Why SSL and HTTPS are essential for your site

Back in 2018, Google declared that it would be marking all sites which had no SSL certificates as “not secure”. This alert allows a website user to know if their information is safe when they engage with a site on the net.

If a SSL certificate is configured for a site, the URL will have “HTTPS” as its prefix and there will be a lock icon present in the address field.

HTTPS means that the site secures user data and also ensures that the user is connected to an authentic website.

The main message from Google is that they are advocating a more secure web and HTTPS will become the standard for all sites moving forward.

What’s an SSL certificate?

SSL stands for Secure Socket Layer (SSL). It is a security protocol which allows encrypted communications between a web host’s server and the user’s internet browser. It encrypts all of the data that is transmitted between the host and the website user by way of an encryption key that is added on the server.

If your site has no SSL certificate, then no secure connection can be established. This denotes that the information transferred is not associated with a cryptographic key.

SSL certificates contain the following information:

  • The certificate holder’s name
  • The serial number and expiry date of the certificate
  • A copy of the certificate holder’s public key
  • The certificate-issuing authority’s digital signature

How does SSL work?

HTTPS is an acronym for Hypertext Transfer Protocol Secure (HTTPS). It is the secure version of HTTP which is the standard protocol used for communications between your site and the browser a visitor is using.

HTTPS indicates that all communication between a browser and the website is encrypted. This means that none of the user’s data can be forged or tampered with. If your site is secured by an SSL certificate, your website will have HTTPS in its URL.

3 reasons to secure your site


There are people who replicate sites in order to divert traffic and steal information from you. Authentication helps verify that you own a legitimate website.

It’s important to check that a site uses https before entering any personal information.

Data Integrity

This involves whether data has been tampered with while it’s in transit through the net. Someone quite savvy can actually interrupt the data transferred to a site and tamper with the contents. For example, information from a contact form submission could quite easily end up in the hands of a hacker and not the intended recipient.


Encryption involves the security of the communication between the browser and server so that no one else can interrupt the data. This is a critical matter for ecommerce sites and, although transaction data is important to secure, it is also important to secure any form submission data that comes through the site as well.

Google states HTTPS and SSL are a must

Google has openly confirmed that HTTPS is used as a ranking signal when it comes to search engine results. This can give you the edge on competitors if they don’t have a certificate and you do.

Google goes on to confirm that if your site hasn’t deployed SSL, then your website’s credibility will also be affected.

Back in July 2018, Google began displaying a security alert, in the browser address bar of Chrome, for all sites that did not have SSL.

How much does it cost?

The cost of an SSL certificate will depend on your web host, who the certificate is purchased through and the type of certificate that they use. There are 3 types of certificates:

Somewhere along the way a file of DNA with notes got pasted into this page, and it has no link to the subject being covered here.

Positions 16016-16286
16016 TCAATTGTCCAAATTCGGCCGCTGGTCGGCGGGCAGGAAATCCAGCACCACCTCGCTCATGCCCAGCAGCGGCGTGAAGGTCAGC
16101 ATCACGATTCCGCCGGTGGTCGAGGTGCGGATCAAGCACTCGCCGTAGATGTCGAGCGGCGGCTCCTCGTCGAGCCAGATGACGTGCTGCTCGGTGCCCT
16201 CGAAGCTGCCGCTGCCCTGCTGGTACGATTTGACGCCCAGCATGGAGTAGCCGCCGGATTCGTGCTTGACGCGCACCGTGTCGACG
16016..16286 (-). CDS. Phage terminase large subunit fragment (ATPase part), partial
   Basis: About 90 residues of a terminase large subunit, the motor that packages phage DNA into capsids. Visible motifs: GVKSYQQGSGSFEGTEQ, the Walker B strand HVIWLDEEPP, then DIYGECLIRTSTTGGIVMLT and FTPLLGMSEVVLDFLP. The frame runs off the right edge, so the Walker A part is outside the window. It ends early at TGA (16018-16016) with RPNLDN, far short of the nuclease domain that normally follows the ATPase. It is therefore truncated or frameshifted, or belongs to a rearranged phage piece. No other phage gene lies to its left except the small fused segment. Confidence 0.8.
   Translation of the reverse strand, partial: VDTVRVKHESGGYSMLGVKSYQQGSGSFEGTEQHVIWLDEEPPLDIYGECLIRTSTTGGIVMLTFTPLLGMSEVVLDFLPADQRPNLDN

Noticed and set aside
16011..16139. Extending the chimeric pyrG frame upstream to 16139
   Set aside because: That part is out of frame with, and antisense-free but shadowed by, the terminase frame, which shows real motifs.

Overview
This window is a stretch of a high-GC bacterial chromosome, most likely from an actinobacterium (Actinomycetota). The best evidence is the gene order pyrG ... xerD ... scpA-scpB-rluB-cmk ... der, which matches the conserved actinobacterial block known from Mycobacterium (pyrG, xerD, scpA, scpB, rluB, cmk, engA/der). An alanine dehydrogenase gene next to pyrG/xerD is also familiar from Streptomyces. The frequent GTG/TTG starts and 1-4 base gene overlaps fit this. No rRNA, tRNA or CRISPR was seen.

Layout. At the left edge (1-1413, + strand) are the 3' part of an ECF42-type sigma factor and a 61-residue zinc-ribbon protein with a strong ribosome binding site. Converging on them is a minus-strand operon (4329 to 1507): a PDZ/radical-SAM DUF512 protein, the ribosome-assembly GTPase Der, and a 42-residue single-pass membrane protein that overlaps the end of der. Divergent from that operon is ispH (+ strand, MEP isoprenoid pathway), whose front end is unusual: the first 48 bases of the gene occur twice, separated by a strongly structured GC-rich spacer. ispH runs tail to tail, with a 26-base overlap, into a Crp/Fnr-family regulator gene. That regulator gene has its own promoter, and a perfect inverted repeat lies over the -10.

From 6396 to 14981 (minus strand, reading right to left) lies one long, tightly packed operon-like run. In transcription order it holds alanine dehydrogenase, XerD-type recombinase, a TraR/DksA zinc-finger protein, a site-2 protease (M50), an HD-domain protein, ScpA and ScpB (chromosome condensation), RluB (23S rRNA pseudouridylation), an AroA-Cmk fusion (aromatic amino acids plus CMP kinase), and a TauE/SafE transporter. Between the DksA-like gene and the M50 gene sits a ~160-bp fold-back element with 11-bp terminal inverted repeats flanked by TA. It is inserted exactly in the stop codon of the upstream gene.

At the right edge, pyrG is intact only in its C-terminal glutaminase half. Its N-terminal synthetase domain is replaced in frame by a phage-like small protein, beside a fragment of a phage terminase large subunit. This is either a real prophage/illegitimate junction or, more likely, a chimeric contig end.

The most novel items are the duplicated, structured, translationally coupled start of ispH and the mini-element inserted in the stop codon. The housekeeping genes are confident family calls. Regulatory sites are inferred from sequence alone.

Single Domain: A certificate only valid for one domain
Multi Domain: Aka a Universal Communication Certificate (UCC). This secures multiple domain and host names within a domain name. This certificate is ideal for businesses that have more than one subdomain and websites for differing services, products or geographic locations.
Wildcard: This certificate type secures all subdomains that may exist for a single domain.

It is a good idea to consult your web host or IT department to ensure that you get the right certificate for your particular setup.

Switching from HTTP to HTTPS

Switching between the two protocols can be a finicky process. A few issues can potentially occur which is why you shouldn’t consider it a quick do-it-yourself process. This is what needs to happen to convert your site across:

  • Select your certificate.
  • Install the certificate on your site.
  • Update your site’s configuration to point to HTTPS instead of HTTP.
  • Redirect all pages of your HTTP website to your HTTPS site.
  • Re-verify your Google Search Console as HTTPS and update your sitemap location.
  • Update the settings of your Google Analytics property.
  • Test that your setup has been successful.

Your domain is not actually changing. Though the address to get there is. HTTP and HTTPS use two differing ports on a web host. Your traffic may drop as a result of the switchover as Google will need to reindex your website.

If there are marketing tools being used, or you run website ads, you’ll need to update the website there also. Even though HTTP will redirect into your HTTPS site, it’s best practice to update it as redirects otherwise slow the load time.

Securing your site with SSL

Securing your website with an SSL certificate is an absolute must if you seek to be competitive online. It is a way of establishing trust in your website and switching over sooner rather than later will be of benefit to your site.

SSL may also enhance your rankings through Google as they penalise sites that haven’t adopted the secure protocol.

Want to learn more about SSL? Contact us to discuss transitioning your website across to HTTPS.

Published on Thursday, 20 June 2019 under Support & Security.